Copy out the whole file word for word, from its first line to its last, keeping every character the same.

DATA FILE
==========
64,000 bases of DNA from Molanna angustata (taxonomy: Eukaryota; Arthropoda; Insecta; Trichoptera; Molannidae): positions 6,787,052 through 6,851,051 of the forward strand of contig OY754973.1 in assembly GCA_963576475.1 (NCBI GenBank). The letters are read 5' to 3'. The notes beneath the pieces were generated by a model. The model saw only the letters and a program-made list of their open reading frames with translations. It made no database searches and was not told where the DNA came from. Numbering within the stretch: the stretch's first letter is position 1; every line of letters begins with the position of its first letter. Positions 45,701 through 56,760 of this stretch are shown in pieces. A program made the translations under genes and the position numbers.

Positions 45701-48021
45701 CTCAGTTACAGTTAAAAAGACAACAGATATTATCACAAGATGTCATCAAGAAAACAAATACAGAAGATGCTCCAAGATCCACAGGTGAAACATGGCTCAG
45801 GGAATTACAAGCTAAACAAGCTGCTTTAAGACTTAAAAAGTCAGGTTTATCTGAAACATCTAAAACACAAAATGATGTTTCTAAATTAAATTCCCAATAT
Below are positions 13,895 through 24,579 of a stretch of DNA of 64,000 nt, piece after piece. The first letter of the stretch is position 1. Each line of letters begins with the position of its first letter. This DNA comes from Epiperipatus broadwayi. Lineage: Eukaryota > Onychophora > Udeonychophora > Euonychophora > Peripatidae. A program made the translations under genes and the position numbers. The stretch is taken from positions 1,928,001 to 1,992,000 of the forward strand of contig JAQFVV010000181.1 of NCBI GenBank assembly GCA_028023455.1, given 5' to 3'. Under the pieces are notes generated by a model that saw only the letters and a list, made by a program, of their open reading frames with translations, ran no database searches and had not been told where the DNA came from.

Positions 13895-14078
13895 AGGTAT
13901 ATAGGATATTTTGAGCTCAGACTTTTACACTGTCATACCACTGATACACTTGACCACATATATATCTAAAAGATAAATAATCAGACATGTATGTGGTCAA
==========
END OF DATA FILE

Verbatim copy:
64,000 bases of DNA from Molanna angustata (taxonomy: Eukaryota; Arthropoda; Insecta; Trichoptera; Molannidae): positions 6,787,052 through 6,851,051 of the forward strand of contig OY754973.1 in assembly GCA_963576475.1 (NCBI GenBank). The letters are read 5' to 3'. The notes beneath the pieces were generated by a model. The model saw only the letters and a program-made list of their open reading frames with translations. It made no database searches and was not told where the DNA came from. Numbering within the stretch: the stretch's first letter is position 1; every line of letters begins with the position of its first letter. Positions 45,701 through 56,760 of this stretch are shown in pieces. A program made the translations under genes and the position numbers.

Positions 45701-48021
45701 CTCAGTTACAGTTAAAAAGACAACAGATATTATCACAAGATGTCATCAAGAAAACAAATACAGAAGATGCTCCAAGATCCACAGGTGAAACATGGCTCAG
45801 GGAATTACAAGCTAAACAAGCTGCTTTAAGACTTAAAAAGTCAGGTTTATCTGAAACATCTAAAACACAAAATGATGTTTCTAAATTAAATTCCCAATAT
Below are positions 13,895 through 24,579 of a stretch of DNA of 64,000 nt, piece after piece. The first letter of the stretch is position 1. Each line of letters begins with the position of its first letter. This DNA comes from Epiperipatus broadwayi. Lineage: Eukaryota > Onychophora > Udeonychophora > Euonychophora > Peripatidae. A program made the translations under genes and the position numbers. The stretch is taken from positions 1,928,001 to 1,992,000 of the forward strand of contig JAQFVV010000181.1 of NCBI GenBank assembly GCA_028023455.1, given 5' to 3'. Under the pieces are notes generated by a model that saw only the letters and a list, made by a program, of their open reading frames with translations, ran no database searches and had not been told where the DNA came from.

Positions 13895-14078
13895 AGGTAT
13901 ATAGGATATTTTGAGCTCAGACTTTTACACTGTCATACCACTGATACACTTGACCACATATATATCTAAAAGATAAATAATCAGACATGTATGTGGTCAA